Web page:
#4: Use a twin needle.  My personal favorite option. (besides #1, and, ok, #2, though there’s no chance of that).  You’ll have a nice professional look with minimal, if any, lettucing.  Check it out:
Now’s probably a good time to mention that you’ll need two spools of the same color thread.  Obviously I didn’t have that.
Once you’ve chosen your hemming option, you’re done!  (for real this time)
The problem with saying “cheese”?  You look like you’re saying “cheese”.
Catching them mid-laugh is a bit better.
Until they decide picture time is over and make a break for it.
Have fun!  Make sure you post your ringer shirts to our flickr group.  These shirts are the perfect blank slate for embellishment too – hint hint.

Comments

  1. says

    Thanks so much for this awesomely easy tutorial…now let’s see if mine look as good as yours. I wanted to make my kiddoes some recycled tshirt dresses and now I know how to do the binding….yay!!!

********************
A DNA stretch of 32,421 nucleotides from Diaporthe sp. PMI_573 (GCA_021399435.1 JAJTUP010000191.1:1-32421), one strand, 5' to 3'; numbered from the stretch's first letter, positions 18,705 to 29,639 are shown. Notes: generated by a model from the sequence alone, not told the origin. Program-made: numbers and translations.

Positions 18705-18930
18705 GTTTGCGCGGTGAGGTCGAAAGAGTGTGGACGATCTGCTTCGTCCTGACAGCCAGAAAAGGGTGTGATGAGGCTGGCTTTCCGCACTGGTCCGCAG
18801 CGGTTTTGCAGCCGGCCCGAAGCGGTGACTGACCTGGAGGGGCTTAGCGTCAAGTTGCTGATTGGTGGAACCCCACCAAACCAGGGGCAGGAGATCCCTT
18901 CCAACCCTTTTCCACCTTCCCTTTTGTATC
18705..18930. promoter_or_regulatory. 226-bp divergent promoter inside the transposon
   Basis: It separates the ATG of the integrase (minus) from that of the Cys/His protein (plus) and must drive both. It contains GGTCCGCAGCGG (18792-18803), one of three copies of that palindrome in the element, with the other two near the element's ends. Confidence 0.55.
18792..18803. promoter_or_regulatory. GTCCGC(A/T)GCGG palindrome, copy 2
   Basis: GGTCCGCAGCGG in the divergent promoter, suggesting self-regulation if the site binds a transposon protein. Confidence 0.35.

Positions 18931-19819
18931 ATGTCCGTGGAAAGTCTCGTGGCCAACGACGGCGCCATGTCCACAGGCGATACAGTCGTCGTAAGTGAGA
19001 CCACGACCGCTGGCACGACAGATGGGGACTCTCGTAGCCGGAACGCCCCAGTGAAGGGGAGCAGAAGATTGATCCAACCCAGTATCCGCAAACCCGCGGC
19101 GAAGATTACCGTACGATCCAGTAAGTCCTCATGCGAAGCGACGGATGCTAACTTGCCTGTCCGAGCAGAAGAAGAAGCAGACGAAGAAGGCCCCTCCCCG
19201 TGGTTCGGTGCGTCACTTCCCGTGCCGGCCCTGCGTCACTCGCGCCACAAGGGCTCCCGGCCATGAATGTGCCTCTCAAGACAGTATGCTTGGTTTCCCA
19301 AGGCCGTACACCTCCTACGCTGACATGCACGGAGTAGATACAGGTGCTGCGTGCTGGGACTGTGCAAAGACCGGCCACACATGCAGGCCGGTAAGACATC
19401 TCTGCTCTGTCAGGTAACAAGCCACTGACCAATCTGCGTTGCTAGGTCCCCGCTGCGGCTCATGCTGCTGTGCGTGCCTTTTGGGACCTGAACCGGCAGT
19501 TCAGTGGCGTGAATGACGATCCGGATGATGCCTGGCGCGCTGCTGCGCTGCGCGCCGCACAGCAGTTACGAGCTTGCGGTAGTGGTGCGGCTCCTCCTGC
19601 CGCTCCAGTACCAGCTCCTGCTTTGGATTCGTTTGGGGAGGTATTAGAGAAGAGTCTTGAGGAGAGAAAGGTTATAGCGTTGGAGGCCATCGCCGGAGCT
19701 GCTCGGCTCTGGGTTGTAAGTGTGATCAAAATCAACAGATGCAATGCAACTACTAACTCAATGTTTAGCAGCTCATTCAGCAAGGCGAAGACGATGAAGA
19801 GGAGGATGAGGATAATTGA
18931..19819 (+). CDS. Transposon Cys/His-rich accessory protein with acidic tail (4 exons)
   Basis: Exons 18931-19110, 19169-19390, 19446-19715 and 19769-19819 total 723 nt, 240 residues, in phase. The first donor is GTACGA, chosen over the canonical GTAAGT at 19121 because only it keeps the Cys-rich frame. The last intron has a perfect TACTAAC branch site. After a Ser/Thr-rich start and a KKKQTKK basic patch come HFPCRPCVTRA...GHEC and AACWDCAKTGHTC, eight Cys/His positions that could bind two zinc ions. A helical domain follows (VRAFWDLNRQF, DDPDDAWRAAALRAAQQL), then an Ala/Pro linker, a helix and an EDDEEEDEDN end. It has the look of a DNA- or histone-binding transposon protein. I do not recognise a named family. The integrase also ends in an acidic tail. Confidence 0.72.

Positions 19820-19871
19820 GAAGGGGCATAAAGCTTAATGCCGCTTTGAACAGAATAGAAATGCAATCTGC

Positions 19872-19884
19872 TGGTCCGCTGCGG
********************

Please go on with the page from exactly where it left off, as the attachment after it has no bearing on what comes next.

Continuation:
terelauritsen.blogspot.com

  2. says

    Thank you for making my dreams come true. Forever now I have wanted a simple T-shirt design but wasn’t advantageous enough to try one on my own as I’m fairly new to sewing. Thank you, thank you, thank you!!!

  3. says

    Lawks, Adrianna! You’re a clever one – you actually make it look incredibly simple. This will go onto my (very long) list of things I’d like to sew. x

  4. says

    Beth,
    I should’ve mentioned, you CAN use rib knit for the body of the shirt. It’ll be slightly stiff and won’t lay as nicely as the soft jersey and slub knits that I used, but it definitely has enough stretch for this project.

  5. says

    Great instructions! I’ve been making these for a while now, but making them way more complex than they needed to be. I can’t wait to try it this way! Thanks again. Jen

  6. says

    Love this tut!!!! I started making Reese upcycled knit dresses from LBB Sienna pattern but have wanted to try this style as the top part of a dress…thanks for the extra push :)

  7. says